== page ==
The one time Luis Ortiz finally catches a break, it turns out to be in the literal sense.
Plans for the unbeaten Cuban southpaw to return to the ring on April 22 versus Derric Rossy were dashed just one week ahead of fight night, when a hairline fracture to his thumb put him on the sidelines for at least four weeks. Rumors of the injury were confirmed to FightNights.com by Ortiz' head trainer, Herman Caicedo.
"It's a tough break - literally," noted Caicedo, who has been through all of the good times and bad with Ortiz (27-0-0-1NC, 23KOs). "This fight was important to keep active while waiting for his shot at the world championship. So now we just have to wait probably without another fight in between."
Ortiz' bout with Rossy was slated to appear on the undercard of the welterweight clash between ex-titlists Andre Berto and Shawn Porter, which remains intact and atop the Showtime-televised bill at Barclays Center in Brooklyn, New York. Ortiz-Rossy was due to appear on the lead-in SHO Extreme telecast along with a vacant bantamweight title fight between Brooklyn's Amanda Serrano - who drops down from her super bantamweight title reign for the occasion - and Dominican Republic's Dahiana Santana.
While the heavyweight bout is scratched, the SHO Extreme show goes on as scheduled, due to air at 7:30pm ET. Showtime brass have confirmed to FightNights.com that the Serrano-Santana bantamweight title fight will now run alongside a terrific prospect-level super lightweight bout that managed to fly well below the radar, as unbeatens Jonathan Alonso and Jose Miguel Borrego meet at the crossroads in a scheduled eight-round battle.
As for Ortiz, his role in the show is now limited to non-participatory viewer. However, he will undoubtedly serve as an interested observer for a major heavyweight clash one week later, as he remains the mandatory challenger for the titantic showdown between unbeaten titlist Anthony Joshua and former World heavyweight champion Wladimir Klitschko, which takes place in front of a record-breaking crowd of 90,000 fans at Wembley Stadium in London, England.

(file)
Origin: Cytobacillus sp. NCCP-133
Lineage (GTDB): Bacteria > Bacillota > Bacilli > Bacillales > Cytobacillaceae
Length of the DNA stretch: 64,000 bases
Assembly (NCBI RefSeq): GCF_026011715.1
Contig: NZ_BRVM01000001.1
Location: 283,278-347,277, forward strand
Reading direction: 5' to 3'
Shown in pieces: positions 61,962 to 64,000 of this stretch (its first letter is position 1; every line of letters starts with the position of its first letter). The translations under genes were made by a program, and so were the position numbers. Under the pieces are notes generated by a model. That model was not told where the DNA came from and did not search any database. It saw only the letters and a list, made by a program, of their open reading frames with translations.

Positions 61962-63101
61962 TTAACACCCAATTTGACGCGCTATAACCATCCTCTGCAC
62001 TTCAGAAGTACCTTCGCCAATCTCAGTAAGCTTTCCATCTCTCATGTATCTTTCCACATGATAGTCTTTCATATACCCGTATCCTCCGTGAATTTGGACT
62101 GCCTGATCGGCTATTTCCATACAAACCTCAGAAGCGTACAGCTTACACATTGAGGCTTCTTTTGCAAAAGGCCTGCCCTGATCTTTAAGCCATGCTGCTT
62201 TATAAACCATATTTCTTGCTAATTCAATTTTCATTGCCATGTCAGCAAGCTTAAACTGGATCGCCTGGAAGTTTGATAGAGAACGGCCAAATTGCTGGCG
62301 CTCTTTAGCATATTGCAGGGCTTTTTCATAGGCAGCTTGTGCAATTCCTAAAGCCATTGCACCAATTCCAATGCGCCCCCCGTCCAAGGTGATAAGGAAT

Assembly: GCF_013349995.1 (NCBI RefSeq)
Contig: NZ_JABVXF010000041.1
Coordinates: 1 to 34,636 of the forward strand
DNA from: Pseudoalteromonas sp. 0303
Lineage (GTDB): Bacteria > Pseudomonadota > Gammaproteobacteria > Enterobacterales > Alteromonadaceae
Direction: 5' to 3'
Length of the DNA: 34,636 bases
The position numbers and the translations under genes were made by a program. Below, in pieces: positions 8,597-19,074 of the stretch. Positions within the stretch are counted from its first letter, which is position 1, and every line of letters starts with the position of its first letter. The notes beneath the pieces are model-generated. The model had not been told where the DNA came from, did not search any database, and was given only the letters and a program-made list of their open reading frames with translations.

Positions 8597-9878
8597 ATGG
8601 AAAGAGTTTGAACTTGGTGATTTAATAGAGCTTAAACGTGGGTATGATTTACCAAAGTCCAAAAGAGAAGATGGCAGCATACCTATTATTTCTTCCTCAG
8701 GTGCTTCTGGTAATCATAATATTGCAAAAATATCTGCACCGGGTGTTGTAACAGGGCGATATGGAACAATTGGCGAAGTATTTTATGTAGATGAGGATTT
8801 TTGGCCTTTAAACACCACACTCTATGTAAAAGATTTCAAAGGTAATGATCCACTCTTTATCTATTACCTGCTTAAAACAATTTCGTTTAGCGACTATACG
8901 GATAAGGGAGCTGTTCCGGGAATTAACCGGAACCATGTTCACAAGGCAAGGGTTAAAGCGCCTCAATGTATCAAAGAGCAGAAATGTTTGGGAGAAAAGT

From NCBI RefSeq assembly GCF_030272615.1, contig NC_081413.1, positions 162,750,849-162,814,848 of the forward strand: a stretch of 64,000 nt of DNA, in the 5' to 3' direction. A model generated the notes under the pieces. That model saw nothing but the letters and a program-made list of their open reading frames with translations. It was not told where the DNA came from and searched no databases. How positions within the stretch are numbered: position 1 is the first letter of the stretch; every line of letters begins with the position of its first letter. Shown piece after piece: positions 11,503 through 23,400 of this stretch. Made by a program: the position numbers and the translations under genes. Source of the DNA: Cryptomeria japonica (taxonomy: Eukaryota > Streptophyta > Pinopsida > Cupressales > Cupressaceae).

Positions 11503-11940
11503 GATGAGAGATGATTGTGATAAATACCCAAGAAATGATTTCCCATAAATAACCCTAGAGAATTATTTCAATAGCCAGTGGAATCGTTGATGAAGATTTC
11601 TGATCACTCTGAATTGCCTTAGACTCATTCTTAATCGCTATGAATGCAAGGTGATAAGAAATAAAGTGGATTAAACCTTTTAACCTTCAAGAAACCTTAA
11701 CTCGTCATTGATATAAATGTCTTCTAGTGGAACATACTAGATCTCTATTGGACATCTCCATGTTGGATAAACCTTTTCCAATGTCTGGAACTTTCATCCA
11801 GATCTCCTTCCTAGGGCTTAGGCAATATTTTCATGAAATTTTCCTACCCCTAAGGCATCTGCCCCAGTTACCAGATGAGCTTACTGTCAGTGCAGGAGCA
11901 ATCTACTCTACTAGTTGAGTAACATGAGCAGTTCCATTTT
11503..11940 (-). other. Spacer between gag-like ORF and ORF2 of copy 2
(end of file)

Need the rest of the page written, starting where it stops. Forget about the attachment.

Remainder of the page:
Interestingly, the opportunity comes for Ortiz while having signed with Al Haymon and after serving a brief two-fight stint with Joshua's promoter, Eddie Hearn.
What doesn't come in between is a ring appearance to fill the gap since his last bout, a 7th round knockout of David Allen last December. The stay-busy affair came just four weeks after a pedestrian-like 12-round win over Malik Scott in a painfully dull affair that is in severe contrast to the energy that normally comes with Ortiz' fights.
That very fighting spirit was put to the test as he considered the possibility of proceeding with his clash versus Long Island's Rossy - a tough out for any healthy heavyweight - while either concealing or heavily protecting the injury. Instead, cooler heads prevailed as he was instructed to not risk a sure thing.
"They don't call him King Kong for nothing, he's determined to fight every heavyweight in the world, one good hand or two, or whatever" said manager Jay Jimenez. "In the end he knows that we cannot risk the reward that awaits him in the future, getting the winner between (Joshua and Klitschko). It's just not worth it."